Man sues Delta after emotional support dog allegedly attacked him on flight

PHOTO: Delta Airlines planes taxi at Hartsfield-Jackson Atlanta International Airport in Atlanta, Sept. 15, 2010.PlayRamin Talaie/Corbis via Getty Images, FILE
WATCH News headlines today: May 29, 2019

An Alabama man has filed a lawsuit against Delta, accusing the airline of negligence after a passenger's emotional support dog allegedly attacked him on a 2017 flight.

Marlin Jackson was in a window seat on a flight from Atlanta to San Diego when a fellow passenger's "large dog" suddenly mauled him, biting his face and pinning him against the window of the aircraft, according to the suit.

Jackson said the dog bit him several times, causing him to bleed "so profusely that the entire row of seats had to be removed from the airplane," the suit, filed Friday in Fulton County state court, said.

"While Mr. Jackson was securing his seatbelt, the animal began to growl," the lawsuit said. "The attack was briefly interrupted when the animal was pulled away from Mr. Jackson. However, the animal broke free and again mauled Mr. Jackson’s face."

Jackson said he suffered injuries to his face and upper body that required 28 stitches and left him with permanent scars. He said he suffered loss of sensation to areas of his face, "severe physical pain and suffering," emotional distress and mental anguish following the attack, according to the lawsuit.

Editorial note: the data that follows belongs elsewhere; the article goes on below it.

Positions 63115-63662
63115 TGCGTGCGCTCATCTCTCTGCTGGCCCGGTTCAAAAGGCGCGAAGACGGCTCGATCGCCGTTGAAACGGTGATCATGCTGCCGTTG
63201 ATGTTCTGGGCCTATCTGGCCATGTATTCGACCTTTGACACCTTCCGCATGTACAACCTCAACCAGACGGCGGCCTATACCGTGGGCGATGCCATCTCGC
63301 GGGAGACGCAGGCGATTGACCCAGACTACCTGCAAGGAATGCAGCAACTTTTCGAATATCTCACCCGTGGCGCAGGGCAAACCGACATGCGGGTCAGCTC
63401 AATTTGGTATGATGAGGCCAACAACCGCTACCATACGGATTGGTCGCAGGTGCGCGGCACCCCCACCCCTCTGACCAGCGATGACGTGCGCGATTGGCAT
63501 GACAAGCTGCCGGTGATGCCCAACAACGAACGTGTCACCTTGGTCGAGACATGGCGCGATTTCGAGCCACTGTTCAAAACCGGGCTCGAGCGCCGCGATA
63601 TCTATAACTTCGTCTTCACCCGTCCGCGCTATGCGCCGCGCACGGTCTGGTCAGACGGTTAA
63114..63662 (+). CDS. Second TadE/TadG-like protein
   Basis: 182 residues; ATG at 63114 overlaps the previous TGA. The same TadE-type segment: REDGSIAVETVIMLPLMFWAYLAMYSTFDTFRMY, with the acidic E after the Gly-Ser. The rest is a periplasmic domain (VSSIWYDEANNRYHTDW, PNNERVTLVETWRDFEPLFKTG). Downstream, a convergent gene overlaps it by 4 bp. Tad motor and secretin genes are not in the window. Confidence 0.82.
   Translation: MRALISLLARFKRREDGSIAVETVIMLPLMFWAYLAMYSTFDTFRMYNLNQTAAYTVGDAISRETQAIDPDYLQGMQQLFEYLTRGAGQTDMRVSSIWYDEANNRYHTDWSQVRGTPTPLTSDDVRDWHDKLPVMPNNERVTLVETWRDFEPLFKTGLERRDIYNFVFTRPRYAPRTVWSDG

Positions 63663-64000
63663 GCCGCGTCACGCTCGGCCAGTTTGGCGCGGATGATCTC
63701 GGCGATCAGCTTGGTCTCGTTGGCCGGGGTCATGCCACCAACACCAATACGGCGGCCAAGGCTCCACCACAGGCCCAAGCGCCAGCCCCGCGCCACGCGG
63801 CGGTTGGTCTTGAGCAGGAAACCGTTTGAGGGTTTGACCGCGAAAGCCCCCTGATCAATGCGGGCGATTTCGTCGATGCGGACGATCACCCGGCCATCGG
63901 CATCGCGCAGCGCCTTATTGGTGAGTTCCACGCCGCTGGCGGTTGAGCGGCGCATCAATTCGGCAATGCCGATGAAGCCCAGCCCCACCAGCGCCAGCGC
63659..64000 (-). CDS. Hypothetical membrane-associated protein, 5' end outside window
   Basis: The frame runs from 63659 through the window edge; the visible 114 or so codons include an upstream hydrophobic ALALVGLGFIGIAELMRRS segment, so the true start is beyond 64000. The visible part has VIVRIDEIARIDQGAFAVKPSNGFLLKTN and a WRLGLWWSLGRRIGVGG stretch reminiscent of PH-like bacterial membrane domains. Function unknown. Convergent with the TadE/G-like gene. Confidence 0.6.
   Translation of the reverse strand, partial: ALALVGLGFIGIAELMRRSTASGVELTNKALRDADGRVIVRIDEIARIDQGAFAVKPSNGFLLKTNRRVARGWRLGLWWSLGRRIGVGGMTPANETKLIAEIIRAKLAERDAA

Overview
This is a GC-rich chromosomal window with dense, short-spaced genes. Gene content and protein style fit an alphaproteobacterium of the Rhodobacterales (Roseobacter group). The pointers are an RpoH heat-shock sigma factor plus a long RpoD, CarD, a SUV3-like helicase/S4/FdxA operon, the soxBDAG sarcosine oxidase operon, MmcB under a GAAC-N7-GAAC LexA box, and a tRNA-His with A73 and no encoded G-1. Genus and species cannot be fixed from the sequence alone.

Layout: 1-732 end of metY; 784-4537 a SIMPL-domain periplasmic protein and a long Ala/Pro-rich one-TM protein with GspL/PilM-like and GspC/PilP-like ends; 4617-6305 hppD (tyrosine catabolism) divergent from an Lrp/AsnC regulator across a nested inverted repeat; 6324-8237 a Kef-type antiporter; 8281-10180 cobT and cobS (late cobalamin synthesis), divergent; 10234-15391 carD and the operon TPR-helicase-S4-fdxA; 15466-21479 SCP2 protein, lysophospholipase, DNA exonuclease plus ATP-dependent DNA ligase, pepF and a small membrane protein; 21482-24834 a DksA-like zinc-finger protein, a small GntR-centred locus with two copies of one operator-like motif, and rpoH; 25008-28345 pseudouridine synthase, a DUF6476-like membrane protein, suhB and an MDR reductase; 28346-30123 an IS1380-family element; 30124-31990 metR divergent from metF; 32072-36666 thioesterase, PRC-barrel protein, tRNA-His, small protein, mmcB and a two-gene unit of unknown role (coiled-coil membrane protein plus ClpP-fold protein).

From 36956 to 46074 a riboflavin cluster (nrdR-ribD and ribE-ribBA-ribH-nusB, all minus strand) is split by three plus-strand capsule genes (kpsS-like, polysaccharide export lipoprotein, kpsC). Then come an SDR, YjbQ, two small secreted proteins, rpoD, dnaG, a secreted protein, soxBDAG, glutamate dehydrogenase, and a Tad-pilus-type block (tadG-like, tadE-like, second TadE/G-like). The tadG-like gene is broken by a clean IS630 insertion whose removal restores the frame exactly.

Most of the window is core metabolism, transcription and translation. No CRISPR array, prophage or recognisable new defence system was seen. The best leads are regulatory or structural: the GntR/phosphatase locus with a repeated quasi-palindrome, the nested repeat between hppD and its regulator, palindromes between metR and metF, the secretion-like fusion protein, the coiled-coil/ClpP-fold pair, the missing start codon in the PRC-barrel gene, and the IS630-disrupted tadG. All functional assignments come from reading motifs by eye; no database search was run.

PHOTO: Delta Airlines planes taxi at Hartsfield-Jackson Atlanta International Airport in Atlanta, Sept. 15, 2010. Ramin Talaie/Corbis via Getty Images, FILE
Delta Airlines planes taxi at Hartsfield-Jackson Atlanta International Airport in Atlanta, Sept. 15, 2010.

"His entire lifestyle has been severely impaired by this attack," the suit said. "Mr. Jackson sustained lost life enjoyment and his entire lifestyle has been severely impaired by this attack."

He's suing the airline for an unspecified amount, claiming it failed to ensure his safety and allowed the dog to board without proper restraints. The dog's owner is also named as a plaintiff in the suit.

Delta told ABC News that it could not comment on the accusations because the litigation is still pending, but shared it did offer details on its policy regarding animals on board.

"In 2018, Delta tightened its policies on emotional support animals by requiring a 'confirmation of animal training' form as well as other official documentation," the company said in a statement. "The airline also banned pit bulls and animals under four months of age as service or support animals. These policy updates reinforce Delta’s core value of putting safety first, always."

"Delta continuously reviews and enhances its policies and procedures for animals on board as part of its commitment to health, safety and protecting the rights of customers with disabilities," it added.